Is it hard to treat yeast infection if I had it for years and left untreated?

Hi there, Eric Bakker, naturopath, author of Candida Crusher.

The longer I have a yeast infection does it make it harder to treat? That’s a funny question.

I think what the person’s trying to say is, is this infection hard to treat if I’ve had it a long time? Well, it certainly can be. And the reason why this would occur is, I think, for psychological reasons and also physiological reasons. When you have an infection a long time, you will have tried many treatments. You may become despondent, anxious or even depressed because you can’t beat the infection. You may have talked to a lot of people about the infection. You start to wonder whether you are really ill or not, and this is what happened to me when I was in my ‘20s. I was sick for a long time and nobody would listen. In fact, some people might even tell you to go see a psychiatrist because they may think the problem’s all in your head.

So physiologically, what you’ll find is yeast can get stronger and change and multiply. You can end up with a lot more of the fungal form of yeast throughout your body. Yeast can end up in places where it can become quite hard to eradicate from the body. Yeast also keep bad company, so you will produce potentially a toxic digestive system with many other bad bacteria and parasites. So you can end up with quite a bad leaky gut, multiple food allergies, quite a raised immune response. You could feel quite ill with a continued long yeast infection. And my concern with such chronic cases is that the person will feel emotionally despondent and physically despondent, and it can be very hard to get on top of a yeast infection that you’ve had for many years.

So what do you do? What’s the solution when you’re feeling quite ill? Well, the solution is to take it easy. Get the right information and make good decisions. And as you slowly start to improve, which you should, is find treatments that are going to work for you. Avoid strong kill treatments that aggravate you. These are quite common and I read a lot about these on Kill Zone and see them on the internet where people are trying to quickly kill the yeast infection.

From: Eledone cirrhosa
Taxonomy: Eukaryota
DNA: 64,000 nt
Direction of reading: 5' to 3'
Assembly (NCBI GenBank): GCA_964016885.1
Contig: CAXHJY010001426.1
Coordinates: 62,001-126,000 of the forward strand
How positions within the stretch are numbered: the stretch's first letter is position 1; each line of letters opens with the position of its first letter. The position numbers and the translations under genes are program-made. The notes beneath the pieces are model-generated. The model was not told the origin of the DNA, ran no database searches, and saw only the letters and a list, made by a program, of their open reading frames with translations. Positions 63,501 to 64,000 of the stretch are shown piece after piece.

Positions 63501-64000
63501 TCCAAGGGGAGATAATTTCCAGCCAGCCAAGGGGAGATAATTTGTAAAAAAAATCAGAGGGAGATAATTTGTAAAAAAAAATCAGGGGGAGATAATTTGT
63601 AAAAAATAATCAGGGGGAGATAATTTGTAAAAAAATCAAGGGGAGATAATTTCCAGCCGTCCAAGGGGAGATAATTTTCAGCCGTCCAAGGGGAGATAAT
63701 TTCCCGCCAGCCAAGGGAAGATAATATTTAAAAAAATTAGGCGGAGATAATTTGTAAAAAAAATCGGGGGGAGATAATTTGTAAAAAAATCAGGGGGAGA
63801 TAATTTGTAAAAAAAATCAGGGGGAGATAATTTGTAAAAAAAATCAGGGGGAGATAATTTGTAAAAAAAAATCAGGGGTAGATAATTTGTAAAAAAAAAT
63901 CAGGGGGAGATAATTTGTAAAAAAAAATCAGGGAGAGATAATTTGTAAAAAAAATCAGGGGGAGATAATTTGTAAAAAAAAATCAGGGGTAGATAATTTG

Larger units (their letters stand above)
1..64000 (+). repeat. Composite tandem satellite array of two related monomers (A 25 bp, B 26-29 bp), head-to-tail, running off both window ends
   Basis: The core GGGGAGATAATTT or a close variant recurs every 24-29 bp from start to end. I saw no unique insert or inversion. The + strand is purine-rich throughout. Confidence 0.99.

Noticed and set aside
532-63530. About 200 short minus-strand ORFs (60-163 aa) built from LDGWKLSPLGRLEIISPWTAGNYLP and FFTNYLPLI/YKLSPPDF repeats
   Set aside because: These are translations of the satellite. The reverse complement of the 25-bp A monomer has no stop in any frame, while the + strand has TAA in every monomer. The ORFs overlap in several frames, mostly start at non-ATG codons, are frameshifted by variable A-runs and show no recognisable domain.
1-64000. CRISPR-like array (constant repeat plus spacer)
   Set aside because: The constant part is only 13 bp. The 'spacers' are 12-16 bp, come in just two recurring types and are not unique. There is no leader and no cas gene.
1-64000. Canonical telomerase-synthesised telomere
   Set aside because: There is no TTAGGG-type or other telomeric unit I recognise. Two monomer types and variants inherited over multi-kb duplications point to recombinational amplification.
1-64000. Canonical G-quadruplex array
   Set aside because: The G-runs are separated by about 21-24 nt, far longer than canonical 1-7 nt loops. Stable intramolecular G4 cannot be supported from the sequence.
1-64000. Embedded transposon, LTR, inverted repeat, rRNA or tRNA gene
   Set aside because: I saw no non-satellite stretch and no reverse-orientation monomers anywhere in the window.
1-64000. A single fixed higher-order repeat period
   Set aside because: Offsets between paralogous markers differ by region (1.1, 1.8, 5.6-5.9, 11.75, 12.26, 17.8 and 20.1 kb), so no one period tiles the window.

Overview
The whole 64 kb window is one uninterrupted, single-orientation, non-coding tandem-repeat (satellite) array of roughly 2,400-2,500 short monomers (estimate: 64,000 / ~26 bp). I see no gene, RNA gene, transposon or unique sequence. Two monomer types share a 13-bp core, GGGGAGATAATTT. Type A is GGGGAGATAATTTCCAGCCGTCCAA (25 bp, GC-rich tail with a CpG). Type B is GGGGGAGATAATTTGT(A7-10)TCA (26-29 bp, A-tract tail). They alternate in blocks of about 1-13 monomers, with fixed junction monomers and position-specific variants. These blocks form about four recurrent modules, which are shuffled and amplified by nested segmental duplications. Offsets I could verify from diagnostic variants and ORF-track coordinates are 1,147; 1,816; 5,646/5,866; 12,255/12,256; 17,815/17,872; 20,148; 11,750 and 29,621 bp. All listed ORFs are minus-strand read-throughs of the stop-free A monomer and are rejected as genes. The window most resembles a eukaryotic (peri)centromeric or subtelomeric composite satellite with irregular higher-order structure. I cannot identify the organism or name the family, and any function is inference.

Well, these treatments don’t really work that well because you’ll soon find that you’ll be back to square one again. So I prefer people to go very slowly and to forget about this idea of killing, but rather look at this idea of encouraging the friendly bacteria by changing lifestyle and dietary habits. By looking at stress levels in particular, by looking at a holistic approach and by holistic, I’m talking about looking at the areas in your lifestyle and in your diet that are weak and need strengthening up.

My Chapter 7, the fifth section in my book, Candida Crusher, explains quite a lot about the concepts I’m trying to explain. There’s over 100 pages in my book about lifestyle changes. There’s over 50 pages in the book about immunity, stress, and a yeast infection. And once you really start to understand the importance of the stress connection, it may hold the key for why you are not recovering. So don’t focus on killing, look more at improving your diet and lifestyle and gently encouraging the right bacteria back in place, and this will discourage the bad bacteria.

This treatment has worked for thousands of patients and I’m sure it can work for you, too. So give it a go and have a look at my book. It will explain a lot more about these concepts in great detail. And many more of video clips will also explain more details of the point I’m trying to make.

So the longer you have a yeast infection, the harder it can become to eradicate. But never give up because I’ve seen many people with yeast infections even of 20 years’ duration beat the infection within 12 to 18 months with the right treatment.

So I hope that answers your question.

PO Box 8739, HaveLock North, 4157
New Zealand
No content on this site may be reused in any fashion without written permision of Dr. Bakker.
The information and facts are intended to help and support, not replace, the relationship that exists between you and your doctor.